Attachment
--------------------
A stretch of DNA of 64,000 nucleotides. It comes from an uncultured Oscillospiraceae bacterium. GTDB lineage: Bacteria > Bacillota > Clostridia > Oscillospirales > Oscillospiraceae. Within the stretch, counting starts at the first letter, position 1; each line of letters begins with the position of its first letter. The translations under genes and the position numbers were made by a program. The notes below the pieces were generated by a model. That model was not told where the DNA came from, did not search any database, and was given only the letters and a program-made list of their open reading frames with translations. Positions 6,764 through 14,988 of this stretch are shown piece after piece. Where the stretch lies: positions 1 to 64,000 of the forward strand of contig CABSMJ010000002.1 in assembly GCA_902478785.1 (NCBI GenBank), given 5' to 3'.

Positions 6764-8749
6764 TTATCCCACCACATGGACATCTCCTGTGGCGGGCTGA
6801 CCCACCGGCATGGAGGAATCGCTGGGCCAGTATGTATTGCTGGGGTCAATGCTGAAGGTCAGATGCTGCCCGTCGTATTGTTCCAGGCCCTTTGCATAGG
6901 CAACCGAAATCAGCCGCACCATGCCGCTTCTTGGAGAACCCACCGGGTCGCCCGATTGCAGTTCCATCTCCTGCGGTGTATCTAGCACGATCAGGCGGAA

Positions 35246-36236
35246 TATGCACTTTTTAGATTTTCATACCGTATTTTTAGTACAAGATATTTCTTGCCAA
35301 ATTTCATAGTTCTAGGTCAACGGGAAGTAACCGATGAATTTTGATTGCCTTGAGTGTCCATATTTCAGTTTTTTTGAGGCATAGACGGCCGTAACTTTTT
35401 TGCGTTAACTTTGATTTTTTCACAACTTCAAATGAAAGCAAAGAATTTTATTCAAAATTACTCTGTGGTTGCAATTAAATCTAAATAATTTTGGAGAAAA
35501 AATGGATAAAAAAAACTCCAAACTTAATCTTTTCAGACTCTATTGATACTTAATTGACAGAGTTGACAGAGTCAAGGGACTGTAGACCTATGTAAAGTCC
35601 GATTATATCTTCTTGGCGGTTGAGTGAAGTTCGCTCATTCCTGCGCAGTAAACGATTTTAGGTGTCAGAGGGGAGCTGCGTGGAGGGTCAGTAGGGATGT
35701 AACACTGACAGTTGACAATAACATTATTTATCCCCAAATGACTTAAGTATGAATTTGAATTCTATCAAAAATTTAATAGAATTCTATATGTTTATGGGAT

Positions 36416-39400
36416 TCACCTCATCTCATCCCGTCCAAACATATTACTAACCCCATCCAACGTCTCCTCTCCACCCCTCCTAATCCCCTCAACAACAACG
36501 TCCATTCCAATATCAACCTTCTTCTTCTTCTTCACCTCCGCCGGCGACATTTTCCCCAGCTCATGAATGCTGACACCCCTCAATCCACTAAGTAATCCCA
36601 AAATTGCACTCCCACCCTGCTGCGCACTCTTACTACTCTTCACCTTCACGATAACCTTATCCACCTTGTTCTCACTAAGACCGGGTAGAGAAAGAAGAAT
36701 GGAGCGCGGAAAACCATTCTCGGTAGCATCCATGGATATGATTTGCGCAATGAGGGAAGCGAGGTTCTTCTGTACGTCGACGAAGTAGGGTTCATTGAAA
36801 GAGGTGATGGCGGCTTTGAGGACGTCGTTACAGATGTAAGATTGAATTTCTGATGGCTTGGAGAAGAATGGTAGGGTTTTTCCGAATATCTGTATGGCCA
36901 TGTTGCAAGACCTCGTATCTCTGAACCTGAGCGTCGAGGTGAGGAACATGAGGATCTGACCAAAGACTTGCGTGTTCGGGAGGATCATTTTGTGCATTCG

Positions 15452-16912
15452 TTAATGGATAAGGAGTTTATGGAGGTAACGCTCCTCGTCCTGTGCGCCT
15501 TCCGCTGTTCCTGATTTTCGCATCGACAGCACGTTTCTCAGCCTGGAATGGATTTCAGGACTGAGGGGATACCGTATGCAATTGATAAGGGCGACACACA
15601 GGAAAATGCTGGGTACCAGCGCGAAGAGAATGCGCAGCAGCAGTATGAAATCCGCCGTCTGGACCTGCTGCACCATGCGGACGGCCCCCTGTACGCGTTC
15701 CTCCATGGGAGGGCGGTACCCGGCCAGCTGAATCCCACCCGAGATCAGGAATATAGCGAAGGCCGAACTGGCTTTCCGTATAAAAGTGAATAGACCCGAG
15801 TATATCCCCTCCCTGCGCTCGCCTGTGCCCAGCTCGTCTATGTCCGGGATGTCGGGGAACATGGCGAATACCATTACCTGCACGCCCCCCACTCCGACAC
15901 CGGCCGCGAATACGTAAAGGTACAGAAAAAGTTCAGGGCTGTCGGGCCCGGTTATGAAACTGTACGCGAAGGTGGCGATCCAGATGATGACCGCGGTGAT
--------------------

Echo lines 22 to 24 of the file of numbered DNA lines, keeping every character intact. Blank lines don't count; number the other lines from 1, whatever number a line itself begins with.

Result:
15501 TCCGCTGTTCCTGATTTTCGCATCGACAGCACGTTTCTCAGCCTGGAATGGATTTCAGGACTGAGGGGATACCGTATGCAATTGATAAGGGCGACACACA
15601 GGAAAATGCTGGGTACCAGCGCGAAGAGAATGCGCAGCAGCAGTATGAAATCCGCCGTCTGGACCTGCTGCACCATGCGGACGGCCCCCTGTACGCGTTC
15701 CTCCATGGGAGGGCGGTACCCGGCCAGCTGAATCCCACCCGAGATCAGGAATATAGCGAAGGCCGAACTGGCTTTCCGTATAAAAGTGAATAGACCCGAG